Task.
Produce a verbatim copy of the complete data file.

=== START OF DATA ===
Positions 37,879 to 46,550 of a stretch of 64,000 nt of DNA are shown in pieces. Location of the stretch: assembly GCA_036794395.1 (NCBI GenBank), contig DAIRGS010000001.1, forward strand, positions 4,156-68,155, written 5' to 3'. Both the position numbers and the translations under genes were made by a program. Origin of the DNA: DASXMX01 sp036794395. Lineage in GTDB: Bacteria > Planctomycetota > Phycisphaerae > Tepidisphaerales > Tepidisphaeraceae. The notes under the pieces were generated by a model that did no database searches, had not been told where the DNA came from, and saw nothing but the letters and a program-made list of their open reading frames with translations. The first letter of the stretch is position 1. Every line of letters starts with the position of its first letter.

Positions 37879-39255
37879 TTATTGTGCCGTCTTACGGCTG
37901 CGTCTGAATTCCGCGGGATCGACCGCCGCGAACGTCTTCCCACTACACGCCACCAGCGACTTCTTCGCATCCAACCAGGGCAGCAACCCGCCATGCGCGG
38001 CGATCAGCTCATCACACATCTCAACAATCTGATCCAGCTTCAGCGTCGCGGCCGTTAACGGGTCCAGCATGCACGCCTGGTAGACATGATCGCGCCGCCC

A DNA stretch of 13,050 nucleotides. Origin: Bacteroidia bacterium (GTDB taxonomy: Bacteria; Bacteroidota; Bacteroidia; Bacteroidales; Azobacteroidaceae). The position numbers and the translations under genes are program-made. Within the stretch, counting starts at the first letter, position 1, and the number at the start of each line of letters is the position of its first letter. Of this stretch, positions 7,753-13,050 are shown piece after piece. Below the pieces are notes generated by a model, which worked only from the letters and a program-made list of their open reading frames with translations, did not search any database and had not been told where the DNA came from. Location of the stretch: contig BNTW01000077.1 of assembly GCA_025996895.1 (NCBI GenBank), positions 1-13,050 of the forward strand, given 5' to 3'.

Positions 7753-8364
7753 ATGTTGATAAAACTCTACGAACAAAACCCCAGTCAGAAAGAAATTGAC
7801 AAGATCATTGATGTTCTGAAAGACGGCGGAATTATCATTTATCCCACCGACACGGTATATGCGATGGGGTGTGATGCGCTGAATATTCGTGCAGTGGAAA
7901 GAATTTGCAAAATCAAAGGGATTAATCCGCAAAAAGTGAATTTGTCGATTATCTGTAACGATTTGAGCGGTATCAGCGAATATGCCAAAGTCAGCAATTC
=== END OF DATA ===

Positions 37,879 to 46,550 of a stretch of 64,000 nt of DNA are shown in pieces. Location of the stretch: assembly GCA_036794395.1 (NCBI GenBank), contig DAIRGS010000001.1, forward strand, positions 4,156-68,155, written 5' to 3'. Both the position numbers and the translations under genes were made by a program. Origin of the DNA: DASXMX01 sp036794395. Lineage in GTDB: Bacteria > Planctomycetota > Phycisphaerae > Tepidisphaerales > Tepidisphaeraceae. The notes under the pieces were generated by a model that did no database searches, had not been told where the DNA came from, and saw nothing but the letters and a program-made list of their open reading frames with translations. The first letter of the stretch is position 1. Every line of letters starts with the position of its first letter.

Positions 37879-39255
37879 TTATTGTGCCGTCTTACGGCTG
37901 CGTCTGAATTCCGCGGGATCGACCGCCGCGAACGTCTTCCCACTACACGCCACCAGCGACTTCTTCGCATCCAACCAGGGCAGCAACCCGCCATGCGCGG
38001 CGATCAGCTCATCACACATCTCAACAATCTGATCCAGCTTCAGCGTCGCGGCCGTTAACGGGTCCAGCATGCACGCCTGGTAGACATGATCGCGCCGCCC

A DNA stretch of 13,050 nucleotides. Origin: Bacteroidia bacterium (GTDB taxonomy: Bacteria; Bacteroidota; Bacteroidia; Bacteroidales; Azobacteroidaceae). The position numbers and the translations under genes are program-made. Within the stretch, counting starts at the first letter, position 1, and the number at the start of each line of letters is the position of its first letter. Of this stretch, positions 7,753-13,050 are shown piece after piece. Below the pieces are notes generated by a model, which worked only from the letters and a program-made list of their open reading frames with translations, did not search any database and had not been told where the DNA came from. Location of the stretch: contig BNTW01000077.1 of assembly GCA_025996895.1 (NCBI GenBank), positions 1-13,050 of the forward strand, given 5' to 3'.

Positions 7753-8364
7753 ATGTTGATAAAACTCTACGAACAAAACCCCAGTCAGAAAGAAATTGAC
7801 AAGATCATTGATGTTCTGAAAGACGGCGGAATTATCATTTATCCCACCGACACGGTATATGCGATGGGGTGTGATGCGCTGAATATTCGTGCAGTGGAAA
7901 GAATTTGCAAAATCAAAGGGATTAATCCGCAAAAAGTGAATTTGTCGATTATCTGTAACGATTTGAGCGGTATCAGCGAATATGCCAAAGTCAGCAATTC